Exclusive: Hyundai Eon 1.0 litre Kappa engine First Drive Review
Hyundai has plopped a new 1.0 litre Kappa engine into its Eon hatchback to make it more peppy and fun to drive. We just drove the new Eon 1.0 L and the 0.8 L variant back to back to compare their drivability in city traffic.
Hyundai Eon was first launched back in October 2011 by the South Korean manufacturer to compete with A-segment ruler Maruti Suzuki’s Alto. It has been a well received entry level hatch since then, especially because of trendy looks coming from Hyundai’s fluidic design theme and practical interiors. But it suffered from not having a sporty engine to compliment the vehicle’s visual appeal. Still, the 3-cylinder 814cc petrol engine (derived from 4 cylinder 1.1 litre iRDE motor from Santro and i10, having one cylinder chopped off) manages to do well in dense city traffic, until a sudden overtaking maneuver is warranted.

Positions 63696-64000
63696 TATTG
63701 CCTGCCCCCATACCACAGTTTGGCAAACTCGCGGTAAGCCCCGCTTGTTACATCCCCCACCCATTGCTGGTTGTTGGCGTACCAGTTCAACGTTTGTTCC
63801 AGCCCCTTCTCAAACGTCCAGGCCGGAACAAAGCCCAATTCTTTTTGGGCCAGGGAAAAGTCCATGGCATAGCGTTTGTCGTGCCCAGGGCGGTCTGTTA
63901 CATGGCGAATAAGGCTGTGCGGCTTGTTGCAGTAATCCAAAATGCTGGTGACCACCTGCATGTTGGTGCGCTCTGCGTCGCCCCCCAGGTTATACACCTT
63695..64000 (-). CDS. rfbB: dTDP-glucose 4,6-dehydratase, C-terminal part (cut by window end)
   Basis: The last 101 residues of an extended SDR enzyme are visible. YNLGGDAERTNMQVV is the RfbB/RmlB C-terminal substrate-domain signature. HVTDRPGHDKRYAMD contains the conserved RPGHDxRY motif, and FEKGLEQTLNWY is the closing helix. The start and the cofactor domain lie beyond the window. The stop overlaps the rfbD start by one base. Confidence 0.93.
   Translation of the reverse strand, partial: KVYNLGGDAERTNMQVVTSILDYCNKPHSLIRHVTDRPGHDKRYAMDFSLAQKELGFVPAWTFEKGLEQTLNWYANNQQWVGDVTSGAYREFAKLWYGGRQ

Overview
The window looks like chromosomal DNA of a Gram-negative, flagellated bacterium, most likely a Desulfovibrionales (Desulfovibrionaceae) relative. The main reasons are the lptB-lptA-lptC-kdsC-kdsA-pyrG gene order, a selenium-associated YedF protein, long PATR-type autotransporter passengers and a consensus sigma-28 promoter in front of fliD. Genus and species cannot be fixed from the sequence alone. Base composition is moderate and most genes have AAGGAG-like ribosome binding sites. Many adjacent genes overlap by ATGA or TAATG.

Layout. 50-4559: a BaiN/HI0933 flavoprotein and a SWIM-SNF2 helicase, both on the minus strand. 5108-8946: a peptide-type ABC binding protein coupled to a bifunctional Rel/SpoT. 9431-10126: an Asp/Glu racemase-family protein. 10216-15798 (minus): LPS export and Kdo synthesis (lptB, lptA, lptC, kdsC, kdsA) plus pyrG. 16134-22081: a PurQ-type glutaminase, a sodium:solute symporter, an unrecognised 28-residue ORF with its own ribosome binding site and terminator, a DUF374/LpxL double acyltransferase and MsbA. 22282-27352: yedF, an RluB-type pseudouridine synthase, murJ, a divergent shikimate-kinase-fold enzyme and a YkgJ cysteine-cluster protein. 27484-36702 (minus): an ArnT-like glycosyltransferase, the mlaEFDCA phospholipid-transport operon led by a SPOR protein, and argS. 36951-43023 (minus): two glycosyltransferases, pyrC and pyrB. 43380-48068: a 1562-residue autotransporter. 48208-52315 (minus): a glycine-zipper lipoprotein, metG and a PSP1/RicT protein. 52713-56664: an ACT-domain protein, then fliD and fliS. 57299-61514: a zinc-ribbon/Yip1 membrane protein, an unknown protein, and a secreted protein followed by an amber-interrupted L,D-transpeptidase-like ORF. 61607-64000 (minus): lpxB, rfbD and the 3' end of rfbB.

First Impression - New 1.0 litre Eon looks basically the same with no changes in exterior or interiors, but the 1.0 litre Kappa engine comes only in Magna+ variant and misses out some cool features available in top-end Sportz version. Hence, on first look, one can see that it lacks front fog lamps, body coloured adjustable ORVMs & door handles.
To say in general about Eon’s appearance, it carries Hyundai’s fluidic tailoring very well offering finesse in the entry level hatch space. Now, in looks department, Datsun’s Go seems to be the only corrival while Maruti stays behind with Alto models. As Hyundai just gave Eon a bigger engine to let it brawl better against its contenders, it invites Celerio too in the match, and we think Eon clearly took it down despite having a 2+ year old design.